Final Accounts of Charitable Trust
There are specific organizations established to serve members and the general public. Such organizations include clubs, charities, schools, religious groups, trade unions, welfare organizations, and organizations for the promotion of arts and culture. These organizations serve their primary purpose and it's not a profit as it is in a business organization. Generally, these organizations do not carry out business activities and are controlled by a trustee who is fully responsible to members and society for the use of funds raised to achieve the purpose of the organization. Therefore, you also need to maintain a proper account and prepare financial statements in the form of receipt and payment accounts. Balance sheet; and balance sheet. At the end of all accounting period (usually the fiscal year). This is also a legal requirement and helps track income and expenses that are different in nature from those of a corporate organization.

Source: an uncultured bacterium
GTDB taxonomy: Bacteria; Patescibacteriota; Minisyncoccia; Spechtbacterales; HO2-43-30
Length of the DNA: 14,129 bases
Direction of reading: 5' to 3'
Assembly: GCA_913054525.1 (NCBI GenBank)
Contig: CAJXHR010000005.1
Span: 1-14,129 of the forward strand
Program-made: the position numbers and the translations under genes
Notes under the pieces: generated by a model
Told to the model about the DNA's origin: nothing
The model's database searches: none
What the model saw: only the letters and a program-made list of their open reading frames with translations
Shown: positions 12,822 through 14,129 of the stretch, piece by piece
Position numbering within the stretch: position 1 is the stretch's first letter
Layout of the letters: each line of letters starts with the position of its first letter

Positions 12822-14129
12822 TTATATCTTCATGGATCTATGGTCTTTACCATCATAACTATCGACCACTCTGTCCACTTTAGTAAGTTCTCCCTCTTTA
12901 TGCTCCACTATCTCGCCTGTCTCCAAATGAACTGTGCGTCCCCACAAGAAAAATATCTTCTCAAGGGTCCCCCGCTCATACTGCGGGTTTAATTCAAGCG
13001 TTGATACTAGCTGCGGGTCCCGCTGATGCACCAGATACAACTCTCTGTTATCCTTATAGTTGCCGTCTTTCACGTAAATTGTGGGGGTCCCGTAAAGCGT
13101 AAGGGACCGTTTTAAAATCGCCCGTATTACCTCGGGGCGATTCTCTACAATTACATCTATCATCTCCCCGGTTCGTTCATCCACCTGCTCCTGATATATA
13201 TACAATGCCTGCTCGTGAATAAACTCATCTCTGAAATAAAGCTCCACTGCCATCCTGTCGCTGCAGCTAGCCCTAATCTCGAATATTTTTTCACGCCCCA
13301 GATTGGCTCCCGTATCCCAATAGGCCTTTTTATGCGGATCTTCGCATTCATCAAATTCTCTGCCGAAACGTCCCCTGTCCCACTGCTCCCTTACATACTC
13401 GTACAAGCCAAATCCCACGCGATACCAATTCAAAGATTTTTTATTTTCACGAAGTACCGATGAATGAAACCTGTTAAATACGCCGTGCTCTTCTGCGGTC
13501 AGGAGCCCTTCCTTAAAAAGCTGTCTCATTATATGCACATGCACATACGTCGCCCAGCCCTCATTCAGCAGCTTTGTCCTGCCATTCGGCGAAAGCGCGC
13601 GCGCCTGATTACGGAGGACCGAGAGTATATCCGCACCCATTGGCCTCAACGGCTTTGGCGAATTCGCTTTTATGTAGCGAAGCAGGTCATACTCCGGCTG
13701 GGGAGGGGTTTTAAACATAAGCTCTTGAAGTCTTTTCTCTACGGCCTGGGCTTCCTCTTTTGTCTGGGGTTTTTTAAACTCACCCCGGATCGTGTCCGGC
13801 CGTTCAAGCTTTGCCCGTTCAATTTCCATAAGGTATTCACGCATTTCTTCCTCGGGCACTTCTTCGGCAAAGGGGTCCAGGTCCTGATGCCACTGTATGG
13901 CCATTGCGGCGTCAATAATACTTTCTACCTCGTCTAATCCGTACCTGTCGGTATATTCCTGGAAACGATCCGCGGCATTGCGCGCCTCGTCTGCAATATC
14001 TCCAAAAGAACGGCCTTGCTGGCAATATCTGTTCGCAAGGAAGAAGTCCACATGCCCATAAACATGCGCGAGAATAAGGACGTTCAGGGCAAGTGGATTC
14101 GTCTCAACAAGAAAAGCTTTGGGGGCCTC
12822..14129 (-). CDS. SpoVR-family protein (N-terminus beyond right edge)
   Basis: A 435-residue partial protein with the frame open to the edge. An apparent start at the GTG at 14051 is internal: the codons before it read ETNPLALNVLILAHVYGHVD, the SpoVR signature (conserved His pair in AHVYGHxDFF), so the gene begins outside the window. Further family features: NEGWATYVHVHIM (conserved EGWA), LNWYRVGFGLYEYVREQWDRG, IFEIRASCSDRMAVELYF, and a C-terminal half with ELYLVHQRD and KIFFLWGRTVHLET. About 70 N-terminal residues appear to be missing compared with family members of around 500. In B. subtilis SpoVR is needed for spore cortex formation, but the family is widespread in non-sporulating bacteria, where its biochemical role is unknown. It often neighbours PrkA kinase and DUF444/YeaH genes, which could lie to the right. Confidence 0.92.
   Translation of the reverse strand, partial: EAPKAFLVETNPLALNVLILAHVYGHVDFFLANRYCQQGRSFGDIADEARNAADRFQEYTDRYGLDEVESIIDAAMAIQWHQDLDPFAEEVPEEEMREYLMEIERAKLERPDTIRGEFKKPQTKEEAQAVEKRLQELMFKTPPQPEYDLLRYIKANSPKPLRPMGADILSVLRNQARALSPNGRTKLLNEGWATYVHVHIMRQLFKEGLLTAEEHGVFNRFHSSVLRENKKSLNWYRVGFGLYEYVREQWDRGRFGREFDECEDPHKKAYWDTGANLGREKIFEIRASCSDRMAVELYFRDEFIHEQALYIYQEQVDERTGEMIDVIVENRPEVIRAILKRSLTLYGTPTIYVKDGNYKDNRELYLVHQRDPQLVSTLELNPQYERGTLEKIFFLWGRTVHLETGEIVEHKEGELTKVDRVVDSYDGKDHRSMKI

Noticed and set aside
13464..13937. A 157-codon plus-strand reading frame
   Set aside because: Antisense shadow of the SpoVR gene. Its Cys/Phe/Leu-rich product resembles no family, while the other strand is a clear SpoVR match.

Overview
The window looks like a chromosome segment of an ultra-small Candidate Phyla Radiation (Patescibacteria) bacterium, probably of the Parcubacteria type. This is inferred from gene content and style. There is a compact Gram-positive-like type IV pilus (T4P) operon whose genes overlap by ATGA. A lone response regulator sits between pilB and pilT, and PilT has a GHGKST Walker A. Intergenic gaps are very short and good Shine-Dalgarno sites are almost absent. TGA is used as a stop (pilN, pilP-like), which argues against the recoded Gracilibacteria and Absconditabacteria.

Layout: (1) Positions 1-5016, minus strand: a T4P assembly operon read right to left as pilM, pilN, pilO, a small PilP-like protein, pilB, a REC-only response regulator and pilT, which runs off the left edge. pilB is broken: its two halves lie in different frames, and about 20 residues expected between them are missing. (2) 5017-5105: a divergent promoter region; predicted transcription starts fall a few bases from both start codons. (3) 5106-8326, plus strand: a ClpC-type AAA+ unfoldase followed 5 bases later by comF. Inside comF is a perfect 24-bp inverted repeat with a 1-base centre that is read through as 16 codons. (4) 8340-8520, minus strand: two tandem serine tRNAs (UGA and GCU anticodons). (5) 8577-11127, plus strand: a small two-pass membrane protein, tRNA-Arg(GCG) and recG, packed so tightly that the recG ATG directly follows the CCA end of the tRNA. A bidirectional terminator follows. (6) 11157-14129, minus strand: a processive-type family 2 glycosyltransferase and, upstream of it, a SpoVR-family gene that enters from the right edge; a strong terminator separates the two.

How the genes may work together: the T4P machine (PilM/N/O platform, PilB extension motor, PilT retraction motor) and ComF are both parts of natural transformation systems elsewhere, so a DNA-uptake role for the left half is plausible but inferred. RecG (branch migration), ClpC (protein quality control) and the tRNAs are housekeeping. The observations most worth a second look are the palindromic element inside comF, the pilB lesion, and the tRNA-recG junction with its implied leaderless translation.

Meaning and characteristics of non-profit Organization
A non-profit organization is an organization established as a charity that is used for the welfare of society and functions for no commercial purpose. Their main purpose is to serve a particular group or the general public. Generally, they do not manufacture, buy, or sell merchandise and may not engage in margin trading. Therefore, they do not need to maintain many books and trading and P & L accounts (as trading concerns do). Funds raised by such organizations are credited to the Capital Fund or the General Fund. Their main sources of income are usually donations from members, grants and income from investments. Main purpose
Keeping records in such organizations is to meet statutory requirements and assist them in managing the use of funds. You will also need to prepare financial statements at the end of each accounting period (usually the fiscal year), review your income and expenses, and your financial position and submit them to a statutory authority called a social registrar.